Peter RoebuckNew cricket talent is growing and we need to help it along

2009-03-20 00:00

SEARCHING for encouragement after the self-inflicted wounds suffered by South African cricket over the last fortnight, your correspondent took the chance during the week to attend the annual general meeting of the University of Western Cape Cricket Club (UWCCC).

Suffice it to say that Mike Proctor is a good man, but not much good at communications and without reliable judgment. Ashwell Prince may have become hot under the collar, but he has a point. He has been treated without due consideration while others such as AB de Villiers have been pampered. As captain, Prince ought to have been allowed to nominate his own place in the batting order.

De Villiers ought to be opening or keeping wicket. Hopefully these are merely short-term setbacks.

As can be told from its somewhat forbidding architecture and location, UWC is a former black university required to turn out enough qualified black graduates to keep the wheels turning.

Nowadays it is a cosmopolitan campus and, judging by the number of smiling faces and the way my host did not bother to lock his car, moves along without undue difficulty. UWC takes pride in its cricket and aims to become the strongest cricket university on the continent, a task it is already halfway to achieving. My reason for pottering along was to catch up with their progress, resume friendship with the leading lights and to visit five adopted sons studying at UWC and playing for various of its cricket teams.

Obviously the AGM was confidential, but one matter was raised that permits wider dissemination. Students pointed out that cricket was UWC’s strongest sport and wondered, in that case, why it did not garner a bigger following and financing. The elders replied that cricket is still seen as an elite sport and until this barrier is broken down it has remain tolerated rather than appreciated.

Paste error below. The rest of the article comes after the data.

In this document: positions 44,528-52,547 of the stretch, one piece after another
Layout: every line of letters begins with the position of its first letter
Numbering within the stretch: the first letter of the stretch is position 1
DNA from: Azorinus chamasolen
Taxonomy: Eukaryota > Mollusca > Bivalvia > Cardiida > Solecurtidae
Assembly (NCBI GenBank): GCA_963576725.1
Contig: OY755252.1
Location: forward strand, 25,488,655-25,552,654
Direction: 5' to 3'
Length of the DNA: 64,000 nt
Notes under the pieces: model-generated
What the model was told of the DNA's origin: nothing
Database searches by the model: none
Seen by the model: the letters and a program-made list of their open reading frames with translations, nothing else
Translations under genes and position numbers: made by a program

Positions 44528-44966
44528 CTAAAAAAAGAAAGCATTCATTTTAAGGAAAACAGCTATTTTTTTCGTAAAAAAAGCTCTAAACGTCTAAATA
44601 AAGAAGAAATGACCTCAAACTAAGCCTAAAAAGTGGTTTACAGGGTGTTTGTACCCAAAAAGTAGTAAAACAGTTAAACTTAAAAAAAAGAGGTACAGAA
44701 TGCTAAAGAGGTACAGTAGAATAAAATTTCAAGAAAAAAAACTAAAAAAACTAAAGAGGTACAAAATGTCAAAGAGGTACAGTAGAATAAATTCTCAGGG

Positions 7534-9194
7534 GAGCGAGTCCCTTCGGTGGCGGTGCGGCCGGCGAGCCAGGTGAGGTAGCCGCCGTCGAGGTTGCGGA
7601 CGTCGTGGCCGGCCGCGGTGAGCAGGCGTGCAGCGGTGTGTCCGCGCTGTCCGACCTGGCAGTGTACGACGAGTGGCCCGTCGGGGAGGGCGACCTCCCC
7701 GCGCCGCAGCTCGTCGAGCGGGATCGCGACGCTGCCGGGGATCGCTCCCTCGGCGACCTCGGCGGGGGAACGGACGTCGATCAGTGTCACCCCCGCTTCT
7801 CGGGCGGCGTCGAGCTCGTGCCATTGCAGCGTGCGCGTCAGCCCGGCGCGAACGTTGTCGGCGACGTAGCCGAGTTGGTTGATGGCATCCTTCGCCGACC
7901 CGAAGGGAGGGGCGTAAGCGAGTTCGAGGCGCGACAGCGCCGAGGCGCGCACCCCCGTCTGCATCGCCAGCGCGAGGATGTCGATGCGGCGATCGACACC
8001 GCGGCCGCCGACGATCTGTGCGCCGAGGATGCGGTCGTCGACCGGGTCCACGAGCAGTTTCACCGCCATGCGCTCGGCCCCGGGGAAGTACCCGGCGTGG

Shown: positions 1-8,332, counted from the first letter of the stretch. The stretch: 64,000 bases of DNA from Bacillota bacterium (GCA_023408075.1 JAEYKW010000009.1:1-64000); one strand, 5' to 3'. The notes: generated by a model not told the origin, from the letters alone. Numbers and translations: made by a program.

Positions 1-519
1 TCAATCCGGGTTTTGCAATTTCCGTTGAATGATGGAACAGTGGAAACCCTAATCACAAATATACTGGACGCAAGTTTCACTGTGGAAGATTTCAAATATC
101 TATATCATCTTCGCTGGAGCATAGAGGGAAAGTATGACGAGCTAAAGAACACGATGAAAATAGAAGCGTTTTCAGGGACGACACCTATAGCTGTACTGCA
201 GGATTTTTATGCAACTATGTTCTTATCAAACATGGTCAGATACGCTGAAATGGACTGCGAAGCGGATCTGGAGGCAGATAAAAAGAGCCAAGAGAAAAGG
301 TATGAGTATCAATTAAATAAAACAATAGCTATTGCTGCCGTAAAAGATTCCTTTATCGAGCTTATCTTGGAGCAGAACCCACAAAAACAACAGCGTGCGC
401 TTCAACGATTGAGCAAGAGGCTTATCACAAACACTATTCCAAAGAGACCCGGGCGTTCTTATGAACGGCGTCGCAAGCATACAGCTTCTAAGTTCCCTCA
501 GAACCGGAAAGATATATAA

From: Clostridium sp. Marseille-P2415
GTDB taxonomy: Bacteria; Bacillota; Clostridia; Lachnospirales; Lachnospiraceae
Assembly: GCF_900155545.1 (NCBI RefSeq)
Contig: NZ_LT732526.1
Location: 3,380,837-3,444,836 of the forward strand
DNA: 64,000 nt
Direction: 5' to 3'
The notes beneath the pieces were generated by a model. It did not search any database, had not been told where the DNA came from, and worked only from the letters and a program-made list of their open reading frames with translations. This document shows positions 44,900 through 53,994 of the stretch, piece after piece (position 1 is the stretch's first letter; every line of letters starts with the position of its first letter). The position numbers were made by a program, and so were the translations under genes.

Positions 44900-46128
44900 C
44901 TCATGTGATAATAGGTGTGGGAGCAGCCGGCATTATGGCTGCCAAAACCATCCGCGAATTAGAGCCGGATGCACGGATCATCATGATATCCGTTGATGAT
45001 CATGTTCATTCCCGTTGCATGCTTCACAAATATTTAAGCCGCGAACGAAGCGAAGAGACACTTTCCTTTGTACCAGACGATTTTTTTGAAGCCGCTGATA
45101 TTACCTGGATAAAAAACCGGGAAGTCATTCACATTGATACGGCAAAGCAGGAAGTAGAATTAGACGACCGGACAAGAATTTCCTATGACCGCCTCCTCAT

Soccer is the people’s game and rugby has the glamour. Contrastingly, cricket does not quite capture the popular imagination or attract youthful ambition.

Although it hurt, it was true. Try as it might, cricket has not yet changed its image as a larney sport. Admittedly, the game little deserves its supposed reputation as a hotbed of liberalism, but of late it has tried. Not so long ago the game was as divided as the country, with communities existing in a state of barely concealed loathing. On that count the game has advanced.

Half the current Test squad is coloured, and chosen on their merits. The sport does not reflect the nation at large, but a lot has been achieved in a few years and against formidable odds. After all, cricket’s primary source of talent was the top schools and even now they are beyond the reach of vast sections of the population.

Although it is understandable, South Africa cannot focus entirely on colour as it spreads the game. Economics is also important. If cricket is to establish itself as a game for everyone, it must provide more pathways and pitches. Only then can it hope to fill grounds and excite a wider public. Only then can it command space in the township newspapers and so forth. Only then can it cause as much commotion as Bafana Bafana and the rest. A concerted campaign is needed not least to build on the success and variety of the current team. Far from remaining defensive, cricket ought to seize the initiative.

Happily the game is starting to reach into the nooks and crannies of the country. Makhaya Ntini and Dale Steyn come from different corners of the landscape, but they are sharing the new ball in Cape Town. Neither had an affluent upbringing. Too much ought not be made of a few cases, but these players at least prove that the talent scouts have big ears.

However the process has a long way to go, and the universities have a part to play. It might sound odd to suggest that colleges full of bright youngsters have anything to offer to a game.

But then, true universities seek to produce more than corporate fodder. To look around the room at UWCCC was to see 30 or so fit and resilient youngsters from tough backgrounds listening intently and joking occasionally as serious topics were debated. Apart from the grey matter and sporting ability, none of them has an elite bone in their bodies. A UWC student played for the Cape Cobras last week.

Not that UWC is an isolated case. Under Reggie Smith’s direction, UKZN is also striving to strengthen and widen its cricket base. Scholarships have been created. Before long it will be sending numerous superb and well-educated players of all sports to try their luck in the domestic game. Everyone is eager to find black talent and some are taking steps to produce it. Schemes of this sort are crucial to the game’s future in Africa.

In the end cricket, like the country, will either belong to everyone or become a basket case.

•Peter Roebuck is an international cricket correspondent who is based in the KZN midlands.

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